Our snowboarding guide told us last year in Yabuli that snowboarding is a relatively recent fad in China. Skiing hasn’t much of a history either but Chinese youths have only gotten into snowboarding in very recent years.
I bought a snowboard and the works a few months ago and this is really the second snowboarding trip (and the 5th, 6th and 7th sessions) for me. China is by far the cheapest destination in the world for beginners to snowboard and I’d estimate a week-long snowboarding trip from Singapore to cost anything between $500 – $1000 depending on where you’re staying. That’s including airfare, accommodation, board rental and ski passes so you can’t beat that price.
From Shenyang, the new high speed rail takes just 2 hours to get to Changchun where the slopes are still not too bad although not comparable at all to Yabuli. While Yabuli had 30 minute runs and decent cable cars, expect slopes about 1/3 that and cable cars that are well…
Our first stop was to Beidahu Ski Resort which is about 2 hours by car (I think) away from the city. Locals consider this one of the best resorts in the area and entry is priced slightly higher (about US$50 or so?) for a day’s pass, inclusive of equipment. Most of the rental boards are Rossignol and I think I spotted one or two Burtons so they’re better than what we had in Yabuli.
There are a lot more runs and chair lifts running here than in the other resorts we’ve been to and I felt rather comfortable with most of the runs which should mean they’re not very challenging. We did most of the beginner and intermediate runs but the signage wasn’t very good at telling which is which so on one of the beginner runs, we met up with this sight:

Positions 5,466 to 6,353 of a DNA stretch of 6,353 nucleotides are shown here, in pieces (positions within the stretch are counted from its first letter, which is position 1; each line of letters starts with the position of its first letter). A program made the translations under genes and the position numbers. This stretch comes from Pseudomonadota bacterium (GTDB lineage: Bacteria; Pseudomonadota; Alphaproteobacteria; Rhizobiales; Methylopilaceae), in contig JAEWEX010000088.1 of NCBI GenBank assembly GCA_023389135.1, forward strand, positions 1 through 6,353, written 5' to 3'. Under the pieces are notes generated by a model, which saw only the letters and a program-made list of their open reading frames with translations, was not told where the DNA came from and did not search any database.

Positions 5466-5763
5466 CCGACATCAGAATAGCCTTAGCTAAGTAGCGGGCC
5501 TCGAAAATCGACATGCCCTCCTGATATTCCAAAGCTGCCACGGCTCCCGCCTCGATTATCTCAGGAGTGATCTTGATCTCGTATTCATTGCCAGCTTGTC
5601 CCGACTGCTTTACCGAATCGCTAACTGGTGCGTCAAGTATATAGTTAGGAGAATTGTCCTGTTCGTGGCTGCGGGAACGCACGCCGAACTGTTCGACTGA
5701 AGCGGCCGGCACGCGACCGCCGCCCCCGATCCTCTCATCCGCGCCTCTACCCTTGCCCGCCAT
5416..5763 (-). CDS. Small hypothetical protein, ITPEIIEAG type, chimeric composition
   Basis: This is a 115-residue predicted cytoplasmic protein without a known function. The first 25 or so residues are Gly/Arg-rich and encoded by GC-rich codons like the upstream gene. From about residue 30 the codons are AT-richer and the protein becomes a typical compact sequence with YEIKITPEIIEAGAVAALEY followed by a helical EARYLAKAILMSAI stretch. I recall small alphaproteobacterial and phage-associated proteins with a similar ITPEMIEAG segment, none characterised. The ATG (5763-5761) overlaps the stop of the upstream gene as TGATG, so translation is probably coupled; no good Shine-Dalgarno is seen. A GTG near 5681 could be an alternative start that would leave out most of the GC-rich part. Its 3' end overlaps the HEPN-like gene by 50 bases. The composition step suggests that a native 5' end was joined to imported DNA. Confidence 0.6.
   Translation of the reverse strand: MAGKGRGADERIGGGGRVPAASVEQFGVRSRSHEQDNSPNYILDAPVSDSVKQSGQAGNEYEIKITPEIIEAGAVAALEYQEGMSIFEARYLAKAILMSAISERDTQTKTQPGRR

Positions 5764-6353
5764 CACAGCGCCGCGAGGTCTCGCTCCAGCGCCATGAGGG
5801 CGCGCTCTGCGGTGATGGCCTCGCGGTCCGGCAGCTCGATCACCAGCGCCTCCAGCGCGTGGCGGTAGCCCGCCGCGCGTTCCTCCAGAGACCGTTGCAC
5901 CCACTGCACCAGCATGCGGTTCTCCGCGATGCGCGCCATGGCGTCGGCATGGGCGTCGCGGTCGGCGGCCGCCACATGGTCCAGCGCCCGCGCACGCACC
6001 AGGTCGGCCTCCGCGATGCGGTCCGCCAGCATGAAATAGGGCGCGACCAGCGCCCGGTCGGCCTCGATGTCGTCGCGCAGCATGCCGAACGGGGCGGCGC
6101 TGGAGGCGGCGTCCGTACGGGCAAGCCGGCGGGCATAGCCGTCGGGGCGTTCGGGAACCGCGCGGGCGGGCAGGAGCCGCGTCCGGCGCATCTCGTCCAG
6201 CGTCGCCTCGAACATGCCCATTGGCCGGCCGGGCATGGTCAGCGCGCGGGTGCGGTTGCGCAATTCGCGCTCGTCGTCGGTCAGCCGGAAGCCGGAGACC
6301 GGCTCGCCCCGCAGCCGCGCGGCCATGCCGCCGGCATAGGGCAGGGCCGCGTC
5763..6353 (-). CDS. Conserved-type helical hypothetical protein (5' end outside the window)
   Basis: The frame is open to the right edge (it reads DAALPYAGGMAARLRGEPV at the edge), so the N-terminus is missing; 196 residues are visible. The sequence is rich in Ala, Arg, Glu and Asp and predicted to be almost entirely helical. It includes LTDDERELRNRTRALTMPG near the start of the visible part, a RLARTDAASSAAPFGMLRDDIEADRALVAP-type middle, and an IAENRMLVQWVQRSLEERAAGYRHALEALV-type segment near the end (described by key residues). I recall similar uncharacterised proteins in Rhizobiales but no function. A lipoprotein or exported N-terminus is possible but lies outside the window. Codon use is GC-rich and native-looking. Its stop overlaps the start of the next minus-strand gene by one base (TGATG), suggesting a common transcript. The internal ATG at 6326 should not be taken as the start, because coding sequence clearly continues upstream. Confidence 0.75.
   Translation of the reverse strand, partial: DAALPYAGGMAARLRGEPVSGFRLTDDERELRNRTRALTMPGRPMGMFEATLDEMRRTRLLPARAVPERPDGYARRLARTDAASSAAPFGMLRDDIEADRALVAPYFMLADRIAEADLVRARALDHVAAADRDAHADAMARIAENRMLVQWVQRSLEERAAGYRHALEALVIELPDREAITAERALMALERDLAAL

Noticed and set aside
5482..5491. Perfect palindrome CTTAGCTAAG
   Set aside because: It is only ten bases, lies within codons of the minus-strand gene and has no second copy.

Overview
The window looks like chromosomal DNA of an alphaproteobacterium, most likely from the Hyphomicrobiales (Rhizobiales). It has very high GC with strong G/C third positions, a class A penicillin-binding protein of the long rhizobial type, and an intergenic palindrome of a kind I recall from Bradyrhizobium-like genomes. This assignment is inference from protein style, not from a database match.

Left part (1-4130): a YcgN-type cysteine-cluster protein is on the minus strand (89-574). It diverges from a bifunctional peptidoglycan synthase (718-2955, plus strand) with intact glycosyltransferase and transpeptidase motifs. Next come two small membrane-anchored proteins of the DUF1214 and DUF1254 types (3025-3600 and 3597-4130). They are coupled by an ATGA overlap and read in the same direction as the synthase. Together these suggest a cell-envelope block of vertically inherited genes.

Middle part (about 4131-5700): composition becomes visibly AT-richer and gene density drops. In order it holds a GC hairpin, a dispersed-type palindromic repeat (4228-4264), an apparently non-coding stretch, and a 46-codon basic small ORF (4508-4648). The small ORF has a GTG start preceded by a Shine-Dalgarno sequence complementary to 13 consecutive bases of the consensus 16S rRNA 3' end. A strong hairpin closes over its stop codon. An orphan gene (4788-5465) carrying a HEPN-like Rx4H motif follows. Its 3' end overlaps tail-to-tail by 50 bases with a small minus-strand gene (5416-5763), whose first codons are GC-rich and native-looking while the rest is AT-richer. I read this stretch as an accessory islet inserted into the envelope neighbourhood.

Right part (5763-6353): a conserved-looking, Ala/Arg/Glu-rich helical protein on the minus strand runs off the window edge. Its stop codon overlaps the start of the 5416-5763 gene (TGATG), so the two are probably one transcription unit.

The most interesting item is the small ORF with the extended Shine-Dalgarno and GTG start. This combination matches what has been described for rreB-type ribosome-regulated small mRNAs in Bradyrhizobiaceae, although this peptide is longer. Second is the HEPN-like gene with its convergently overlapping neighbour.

At about 5m away from a slope, there were mountains. I couldn’t see the bottom of the slope or the face of the slope for that matter so I took the intermediate fork instead even though it’s probably easier to roll down the face of a cliff than it was to board down the detour. I’m one for a challenge.
We did think Beidahu was cheap… until we got to Lianhuashan the next day.
Most of the ski places had accommodation nearby and prices seemed really reasonable. If you can’t read chinese, the rundown is this: for a place in a students’ dorm, it costs 45 yuan per bed and for a Russian-style bungalow, you can house 13 people for 1300 yuan.
The ski passes were cheap too. You’d have to pay a 10 yuan admission fee and then 100 yuan for a 3 hour pass OR 150 for a whole day OR 70 for a night ski pass. You’ll probably want the 150 yuan pass because the ski lifts will take you 3 hours. Rental is 100 a day or something unremarkable like that.
Most of the crowd is there for skiing for a good reason. The slopes aren’t much to rave about but there’s at least 3 ski lifts in operation and an okay long-ish run for snowboarders which leads to a rather flat area that you’ll have to walk out.
If you can’t board, there are instructors around but they don’t hassle you to take them up. There’s a snowboard park in the corner which is horribly frozen over and completely deserted. So we headed there.
There was two of us brave souls and my friend went first to demonstrate the perfect faceplant. I went next and bettered his record, going down knees first, then the rest of me. The audience went wild and gave us a 9.8 each so we’d stop fighting.
There was a third ski area we went to that’s about an hour away from Shenyang. Qipanshan is regarded by Shenyang locals as the best ski resort in the area but it’s close to the city so we weren’t expecting much. And rightfully so.
There were probably 2 ski lifts in operation and they moved even slower than the ones in the previous 2 resorts. You’d reach the top of the unimpressive slope in about 15 minutes only to get down in 3.
There’s really nothing much to talk about this place except that it’s even cheaper than the previous 2 places and that the skiiers were for some reason more afraid of skiing than at the other places.
The ski lifts didn’t really look like they were bringing you up a slope and in retrospect, maybe we should have done the resorts in reverse order so we can ramp up our skills slowly. There was very liberal use of red paint in the area though.
There’s supposedly a decent resort in Changbaishan that we didn’t get a chance to visit that sounds like it could compete with Yabuli. Big names like Shangri-la have set up operations in that area so there should be more activity.
The snow in this region was actually fluffier than at Yabuli possibly because it’s slightly more humid and less cold here (we’re talking -20 degrees Celsius vs -40). If you can’t speak Chinese though, good luck on getting to any of these places.